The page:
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A tipping point for patients demanding better medical care?

Recently, a friend lent me a copy of Demanding Medical Excellence: Doctors and Accountability in the Information Age by Michael L. Millenson. It was first published in 1997 with a paperback edition published in 2000, but I was thinking that it could have been written yesterday because the stories are so similar to those in books on the same topic published more recently. Given the number of books, magazine and journal articles, and blogs on the topic of overdiagnosis and the need for “right” medical care, it looks like the subject is gaining momentum and grabbing patients’ attention.

I think we have our work cut out for us to change how health care is provided not just here in the U.S., but in other countries, too, and have some suggestions to help bring about change.

From the patient’s perspective there needs to be:

  • More responsibility for our health and a genuine effort to alter our lifestyles before requesting medications and treatment from doctors
  • Demands for shared decision making with medical professionals.
  • Less influence and more education from drug companies and medical device manufacturers.

From the doctor’s perspective there needs to be:

  • More time spent with patients to get a better understanding of situation to assist with diagnosis / less time on tests to rule out issues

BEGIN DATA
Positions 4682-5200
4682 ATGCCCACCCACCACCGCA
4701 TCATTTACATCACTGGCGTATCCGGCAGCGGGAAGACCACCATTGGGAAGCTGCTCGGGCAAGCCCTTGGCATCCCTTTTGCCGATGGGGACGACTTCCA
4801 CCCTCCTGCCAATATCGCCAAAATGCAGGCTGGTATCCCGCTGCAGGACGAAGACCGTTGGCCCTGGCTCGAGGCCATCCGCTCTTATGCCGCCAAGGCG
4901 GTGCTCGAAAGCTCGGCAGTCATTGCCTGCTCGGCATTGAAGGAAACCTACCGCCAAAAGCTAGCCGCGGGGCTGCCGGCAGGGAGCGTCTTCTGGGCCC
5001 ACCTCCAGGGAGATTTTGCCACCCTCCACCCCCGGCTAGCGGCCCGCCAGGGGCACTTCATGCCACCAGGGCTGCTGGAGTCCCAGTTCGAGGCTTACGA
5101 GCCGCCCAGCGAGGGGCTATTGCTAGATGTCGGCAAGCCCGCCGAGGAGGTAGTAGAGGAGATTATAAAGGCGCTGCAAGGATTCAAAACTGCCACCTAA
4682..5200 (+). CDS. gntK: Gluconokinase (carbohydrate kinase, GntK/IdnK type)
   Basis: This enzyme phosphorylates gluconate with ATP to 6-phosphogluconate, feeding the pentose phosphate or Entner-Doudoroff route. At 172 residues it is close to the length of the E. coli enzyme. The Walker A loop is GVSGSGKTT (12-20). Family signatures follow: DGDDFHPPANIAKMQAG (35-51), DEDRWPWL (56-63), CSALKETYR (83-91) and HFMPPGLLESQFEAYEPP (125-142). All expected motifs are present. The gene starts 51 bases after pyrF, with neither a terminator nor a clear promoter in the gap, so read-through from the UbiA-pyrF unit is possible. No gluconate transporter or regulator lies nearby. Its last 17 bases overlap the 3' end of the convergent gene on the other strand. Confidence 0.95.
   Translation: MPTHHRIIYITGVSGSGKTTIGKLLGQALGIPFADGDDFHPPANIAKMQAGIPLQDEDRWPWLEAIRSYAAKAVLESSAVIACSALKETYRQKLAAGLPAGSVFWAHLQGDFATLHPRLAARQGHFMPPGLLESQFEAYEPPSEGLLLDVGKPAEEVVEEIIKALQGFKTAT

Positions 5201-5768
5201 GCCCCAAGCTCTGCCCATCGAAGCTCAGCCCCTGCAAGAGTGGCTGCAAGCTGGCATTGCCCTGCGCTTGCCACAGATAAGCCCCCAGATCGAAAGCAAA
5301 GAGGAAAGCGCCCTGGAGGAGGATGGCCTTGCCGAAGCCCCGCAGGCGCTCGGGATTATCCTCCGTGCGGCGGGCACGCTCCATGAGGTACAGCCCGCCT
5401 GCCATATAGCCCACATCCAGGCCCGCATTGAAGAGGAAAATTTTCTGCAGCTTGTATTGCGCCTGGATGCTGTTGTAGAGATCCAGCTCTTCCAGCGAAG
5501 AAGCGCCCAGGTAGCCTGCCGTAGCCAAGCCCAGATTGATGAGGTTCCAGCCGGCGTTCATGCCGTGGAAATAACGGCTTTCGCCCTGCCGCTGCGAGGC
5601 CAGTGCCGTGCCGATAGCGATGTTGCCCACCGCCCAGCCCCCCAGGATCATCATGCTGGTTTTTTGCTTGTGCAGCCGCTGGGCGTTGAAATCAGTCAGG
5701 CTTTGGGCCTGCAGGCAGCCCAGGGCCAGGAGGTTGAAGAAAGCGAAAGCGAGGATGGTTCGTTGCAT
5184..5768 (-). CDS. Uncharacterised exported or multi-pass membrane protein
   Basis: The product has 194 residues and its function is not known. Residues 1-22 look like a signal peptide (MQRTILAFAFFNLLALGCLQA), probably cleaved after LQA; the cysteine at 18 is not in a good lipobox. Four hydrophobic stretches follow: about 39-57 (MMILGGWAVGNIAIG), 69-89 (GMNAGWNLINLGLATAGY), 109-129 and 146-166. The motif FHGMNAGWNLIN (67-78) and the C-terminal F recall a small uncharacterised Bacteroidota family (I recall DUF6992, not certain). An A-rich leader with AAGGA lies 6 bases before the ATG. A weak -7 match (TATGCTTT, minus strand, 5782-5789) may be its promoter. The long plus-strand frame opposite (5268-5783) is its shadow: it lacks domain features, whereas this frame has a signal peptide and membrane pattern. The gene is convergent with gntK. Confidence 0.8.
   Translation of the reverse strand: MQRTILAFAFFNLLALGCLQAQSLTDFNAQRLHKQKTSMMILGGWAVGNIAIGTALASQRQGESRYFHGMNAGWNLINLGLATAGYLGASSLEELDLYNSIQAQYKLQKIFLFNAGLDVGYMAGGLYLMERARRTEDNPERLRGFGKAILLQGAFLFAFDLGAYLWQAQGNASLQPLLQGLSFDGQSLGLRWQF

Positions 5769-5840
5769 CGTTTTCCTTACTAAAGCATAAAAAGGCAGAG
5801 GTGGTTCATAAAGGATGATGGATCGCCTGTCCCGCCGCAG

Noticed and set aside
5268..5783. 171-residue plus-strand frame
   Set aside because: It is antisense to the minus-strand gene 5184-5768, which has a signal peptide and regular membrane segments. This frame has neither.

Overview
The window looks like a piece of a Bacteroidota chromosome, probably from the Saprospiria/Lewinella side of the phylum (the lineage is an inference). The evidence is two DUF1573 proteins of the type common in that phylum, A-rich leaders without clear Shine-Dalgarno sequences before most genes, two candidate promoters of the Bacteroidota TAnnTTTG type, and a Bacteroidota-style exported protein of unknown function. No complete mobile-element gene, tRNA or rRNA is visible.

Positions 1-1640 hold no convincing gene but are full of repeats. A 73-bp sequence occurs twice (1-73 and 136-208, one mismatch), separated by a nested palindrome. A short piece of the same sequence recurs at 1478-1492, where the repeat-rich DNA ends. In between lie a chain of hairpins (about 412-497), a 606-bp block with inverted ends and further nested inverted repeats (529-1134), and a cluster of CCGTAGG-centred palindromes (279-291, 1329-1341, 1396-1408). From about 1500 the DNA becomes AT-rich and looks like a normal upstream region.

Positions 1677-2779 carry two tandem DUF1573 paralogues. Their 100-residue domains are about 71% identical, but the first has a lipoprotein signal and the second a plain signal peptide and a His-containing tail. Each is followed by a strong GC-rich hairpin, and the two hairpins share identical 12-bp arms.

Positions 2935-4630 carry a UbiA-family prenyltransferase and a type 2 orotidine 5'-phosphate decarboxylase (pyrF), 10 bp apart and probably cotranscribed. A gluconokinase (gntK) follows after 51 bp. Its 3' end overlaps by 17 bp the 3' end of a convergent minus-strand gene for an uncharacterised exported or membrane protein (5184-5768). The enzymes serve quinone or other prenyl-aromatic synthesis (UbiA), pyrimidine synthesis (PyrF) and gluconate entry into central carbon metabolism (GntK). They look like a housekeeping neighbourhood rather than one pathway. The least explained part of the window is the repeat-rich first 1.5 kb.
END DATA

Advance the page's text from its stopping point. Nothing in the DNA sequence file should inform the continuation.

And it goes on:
• Practice “minimally disruptive medicine” As per another great video from James McCormack
  • Less influence and more education from drug companies and medical device manufacturers.

We take it for granted now that people understand that smoking isn’t good for our health, but there was a time when it was considered the socially acceptable thing to do. In the years between there was a lot of effort to change public opinion, but it was successful. From Wikipedia:

Rates of smoking have generally leveled-off or declined in the developed world. Smoking rates in the United States have dropped by half from 1965 to 2006 falling from 42% to 20.8% in adults.[91]

Congress passed the Public Health Cigarette Smoking Act in 1970 and banned television/radio advertising of cigarettes. I imagine it would help avoid considerable overdiagnosis if advertising of prescription medications, medical devices and procedures could be similarly restricted.

In September 2013 I attended the Preventing Overdiagnosis Conference, at Dartmouth College and had the privilege of hearing Iona Heath, former president of the Royal College of General Practitioners, speak. You can listen to her entire speech here, but here are a couple of quotes that caught my attention because they are so perfectly worded:

  •  . . . And we’re also seeing how closely linked overdiagnosis and underdiagnosis are. Because if you widen the pool of a disease, what you do is take resources away from those who are most seriously hurt.
  • In a world where it has become acceptable to treat risk factors, however weak, as diseases in their own right, we must and will learn to resist over-diagnosis.

Iona also quoted James McCormack:
General practitioners  . . . would do better to encourage people to lead lives of modified (hedonism) so that they may enjoy in the full the only life that they are ever likely to have.

Patients Are People, Too!
Let’s help ourselves and encourage our doctors to allow us to live our lives as people and not patients.

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